Once there was a lawyer who discovered the answer to life’s Most Persistent and Urgent Question.
It happened quite by accident, on a chilly afternoon in January, when he was feeling overworked, underpaid and behind schedule. Such was the story of his Law Life.
This day was especially hectic. He was scrambling to draft a pleading and reply to email and schedule a mediation and replace the printer cartridge and cull the mountain of files on his desk and pay some bills and send out invoices so he could pay more bills – all in time to escape this sweatshop and attend his daughter’s basketball game.
Then he realized he had an appointment with a new client. In ten minutes. And she showed up five minutes late.
“I’m so sorry,” she said, as she rushed into the office, a disheveled and anxious mess. “I missed the bus and had to wait for the next one.”
Only Light Can Drive Out Darkness
What followed was a sad saga of suffering and strife. She was a middle-aged woman with a husband and five children who worked at Wendy’s until she hurt her knee and had to quit, which caused a cascade of monetary, medical and marital woes.
At first he took notes. But as the sheer magnitude of her misfortune mounted, he sighed and glanced at his watch. He didn’t have time for this. He could see she was in distress. What he didn’t see was any way he could help.
“Unfortunately,” he said. “I don’t think there’s anything I can do for you.”
And as he powered down his laptop and walked her to the door, he was so focused on the next dozen items on his to-do list he didn’t notice she was weeping.
Our Labor Should Uplift Humanity
An hour later, he sat in the bleachers watching ten excited girls race up and down the basketball court in a ragged but rousing rec league game. But he wasn’t focusing on the action. What he watched instead was his daughter’s coach.
She was a pediatrician at a local practice, which meant her days were probably as stressed as his. Yet there she was, an island of calm amid the youthful chaos.
He saw how fully present she was. How she praised her players when they did something right and instructed them when they did something wrong. How she gathered them in huddles and looked them in the eye. How at the end she congratulated the other team, and afterwards how she waited patiently outside in the cold until all her girls had been picked up.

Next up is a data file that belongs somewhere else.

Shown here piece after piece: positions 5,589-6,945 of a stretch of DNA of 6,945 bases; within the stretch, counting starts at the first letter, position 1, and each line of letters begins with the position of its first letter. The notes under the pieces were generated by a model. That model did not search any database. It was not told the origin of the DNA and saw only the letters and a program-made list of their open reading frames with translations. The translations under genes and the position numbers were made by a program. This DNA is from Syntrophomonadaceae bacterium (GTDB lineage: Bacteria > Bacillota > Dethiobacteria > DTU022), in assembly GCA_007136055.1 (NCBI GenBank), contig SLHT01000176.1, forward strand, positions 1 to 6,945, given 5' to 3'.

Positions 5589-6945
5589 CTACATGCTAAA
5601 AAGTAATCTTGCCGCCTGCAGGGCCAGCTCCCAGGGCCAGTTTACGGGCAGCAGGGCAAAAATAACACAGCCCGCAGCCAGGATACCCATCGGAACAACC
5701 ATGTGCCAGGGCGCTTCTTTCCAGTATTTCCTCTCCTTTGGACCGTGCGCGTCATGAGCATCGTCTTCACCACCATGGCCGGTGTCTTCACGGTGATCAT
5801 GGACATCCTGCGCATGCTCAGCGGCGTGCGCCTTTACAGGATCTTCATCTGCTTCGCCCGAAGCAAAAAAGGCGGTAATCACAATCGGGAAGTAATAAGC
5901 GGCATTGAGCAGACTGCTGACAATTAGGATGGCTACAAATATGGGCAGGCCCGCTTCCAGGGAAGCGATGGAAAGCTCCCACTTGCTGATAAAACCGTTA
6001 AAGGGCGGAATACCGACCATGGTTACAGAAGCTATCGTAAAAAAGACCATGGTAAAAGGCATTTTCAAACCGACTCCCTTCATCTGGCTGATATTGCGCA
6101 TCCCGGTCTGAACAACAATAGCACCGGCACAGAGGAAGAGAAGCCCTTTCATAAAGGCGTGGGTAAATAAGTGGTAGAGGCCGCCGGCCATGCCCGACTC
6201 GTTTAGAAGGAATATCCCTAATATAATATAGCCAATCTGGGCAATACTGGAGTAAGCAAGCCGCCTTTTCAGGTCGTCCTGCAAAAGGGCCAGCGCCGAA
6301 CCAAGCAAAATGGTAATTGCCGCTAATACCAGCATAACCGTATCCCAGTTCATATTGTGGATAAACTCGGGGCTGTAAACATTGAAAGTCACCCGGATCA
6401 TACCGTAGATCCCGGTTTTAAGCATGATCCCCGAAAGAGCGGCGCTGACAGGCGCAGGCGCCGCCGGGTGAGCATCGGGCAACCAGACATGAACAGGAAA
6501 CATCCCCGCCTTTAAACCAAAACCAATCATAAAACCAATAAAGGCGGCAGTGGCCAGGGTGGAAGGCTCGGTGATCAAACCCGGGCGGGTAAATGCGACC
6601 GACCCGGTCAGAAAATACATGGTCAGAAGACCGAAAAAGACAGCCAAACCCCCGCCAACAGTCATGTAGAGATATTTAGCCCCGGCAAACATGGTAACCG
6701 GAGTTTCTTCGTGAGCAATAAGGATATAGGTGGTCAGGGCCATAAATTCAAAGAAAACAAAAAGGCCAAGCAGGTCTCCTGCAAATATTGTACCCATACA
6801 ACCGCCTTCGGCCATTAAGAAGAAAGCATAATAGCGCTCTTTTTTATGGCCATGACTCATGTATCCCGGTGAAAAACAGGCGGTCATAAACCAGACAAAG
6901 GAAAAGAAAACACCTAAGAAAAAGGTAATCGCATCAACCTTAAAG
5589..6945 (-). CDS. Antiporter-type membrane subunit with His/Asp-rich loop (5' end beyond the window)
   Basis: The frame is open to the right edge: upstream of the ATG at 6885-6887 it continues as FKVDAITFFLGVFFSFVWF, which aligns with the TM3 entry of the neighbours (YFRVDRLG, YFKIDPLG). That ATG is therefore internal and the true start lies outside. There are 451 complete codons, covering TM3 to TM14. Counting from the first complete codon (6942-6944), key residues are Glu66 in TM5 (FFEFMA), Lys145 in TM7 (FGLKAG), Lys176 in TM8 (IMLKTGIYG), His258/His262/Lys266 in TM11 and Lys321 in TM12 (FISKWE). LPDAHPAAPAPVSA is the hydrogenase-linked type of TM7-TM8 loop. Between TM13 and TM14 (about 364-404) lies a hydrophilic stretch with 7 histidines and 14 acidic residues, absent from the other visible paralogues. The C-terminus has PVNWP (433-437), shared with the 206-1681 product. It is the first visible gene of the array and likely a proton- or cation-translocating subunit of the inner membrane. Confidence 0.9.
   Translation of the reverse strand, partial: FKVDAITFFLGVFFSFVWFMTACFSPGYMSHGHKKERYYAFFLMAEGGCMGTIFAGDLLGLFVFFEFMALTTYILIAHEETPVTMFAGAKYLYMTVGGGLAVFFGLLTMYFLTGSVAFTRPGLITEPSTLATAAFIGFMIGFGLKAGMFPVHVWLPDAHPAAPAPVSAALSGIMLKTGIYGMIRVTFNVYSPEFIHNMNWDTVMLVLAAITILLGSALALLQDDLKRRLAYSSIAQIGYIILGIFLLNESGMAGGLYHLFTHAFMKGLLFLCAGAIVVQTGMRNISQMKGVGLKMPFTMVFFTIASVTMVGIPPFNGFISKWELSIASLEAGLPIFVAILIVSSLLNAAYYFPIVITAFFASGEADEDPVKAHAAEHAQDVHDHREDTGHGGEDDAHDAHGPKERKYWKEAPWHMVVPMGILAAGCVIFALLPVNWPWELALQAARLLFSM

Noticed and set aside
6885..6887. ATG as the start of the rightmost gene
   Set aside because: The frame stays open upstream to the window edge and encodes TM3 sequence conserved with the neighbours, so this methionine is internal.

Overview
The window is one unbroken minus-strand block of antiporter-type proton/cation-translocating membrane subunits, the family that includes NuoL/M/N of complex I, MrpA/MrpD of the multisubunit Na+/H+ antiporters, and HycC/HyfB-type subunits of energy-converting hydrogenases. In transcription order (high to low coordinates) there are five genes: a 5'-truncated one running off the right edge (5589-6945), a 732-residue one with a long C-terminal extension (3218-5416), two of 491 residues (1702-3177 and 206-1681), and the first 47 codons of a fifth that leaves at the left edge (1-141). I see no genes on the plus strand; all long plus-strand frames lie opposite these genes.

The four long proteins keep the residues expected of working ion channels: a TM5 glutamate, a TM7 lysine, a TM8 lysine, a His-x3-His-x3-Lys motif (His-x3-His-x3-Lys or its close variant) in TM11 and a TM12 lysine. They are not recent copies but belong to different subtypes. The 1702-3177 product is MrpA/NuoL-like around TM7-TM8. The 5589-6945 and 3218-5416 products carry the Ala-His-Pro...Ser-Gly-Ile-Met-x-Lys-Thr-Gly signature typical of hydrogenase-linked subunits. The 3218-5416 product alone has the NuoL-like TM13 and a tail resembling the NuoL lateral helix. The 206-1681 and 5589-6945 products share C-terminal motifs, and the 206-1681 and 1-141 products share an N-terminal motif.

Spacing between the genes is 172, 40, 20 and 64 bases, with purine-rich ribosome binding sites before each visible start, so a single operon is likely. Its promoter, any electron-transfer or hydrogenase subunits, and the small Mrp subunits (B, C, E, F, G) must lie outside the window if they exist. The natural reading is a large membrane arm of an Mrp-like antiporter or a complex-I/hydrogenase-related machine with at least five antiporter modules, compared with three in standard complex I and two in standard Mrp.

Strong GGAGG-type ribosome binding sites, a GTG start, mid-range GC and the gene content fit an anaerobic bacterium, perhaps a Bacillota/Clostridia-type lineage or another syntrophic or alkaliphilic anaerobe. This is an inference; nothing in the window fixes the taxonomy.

I Have a Dream
That night he slept poorly. He figured it was indigestion. His stomach had been bothering him lately.
In the clear light of morning, as he rose and began the daily drill, something shifted inside him. At the breakfast table, he listened to his daughter happily recap the play-by-play from last night’s game.
“I was awesome,” she said, even though her contribution was basically two points and one ball dribbled off her foot. “We were awesome.”
“Looks like you have a good coach.”
“Yeah. She’s awesome.”
What Affects One Directly, Affects All Indirectly
When he got to his office, he called the woman he’d seen the day before. He apologized for having been distracted during their meeting. He asked her to come back in.
For this second session, he cleared the clutter from his desk. He turned off his phone and put it in a drawer.
“I’m glad you’re here,” he said, looking her in the eye. “Tell me again what’s going on.”
Then he listened. He nodded his head. Occasionally he asked a question, followed by more listening.
Surprisingly, he realized he could help her. He gave her the contact information for social services agencies that might assist with finances, housing and childcare. He referred her to an employment lawyer to look into possible wage and termination issues, and a medical clinic for her knee. He arranged for an Uber ride so she wouldn’t have to take the bus home.
Most important, he acknowledged her. He saw her. He called her by name.
A Trip to the Mountaintop
Life’s most persistent and urgent question is: “What are you doing for others?”
Dr. Martin Luther King, Jr. said that. And yet, how often we get it backwards. We ask, “What have others done for me?”
This lawyer didn’t get paid for his time. He didn’t get a million-dollar referral for his efforts. But he got something far greater: the privilege of easing the burden of a troubled soul.
And he came away knowing that though we may have come here on different ships, we’re all in the same boat now.
Jay Reeves practiced law in North Carolina and South Carolina and is author of The Most Powerful Attorney in the World. He runs Your Law Life LLC, which helps lawyers and firms improve their well-being and create saner, more successful law lives. He is available for talks, presentations and confidential consultations.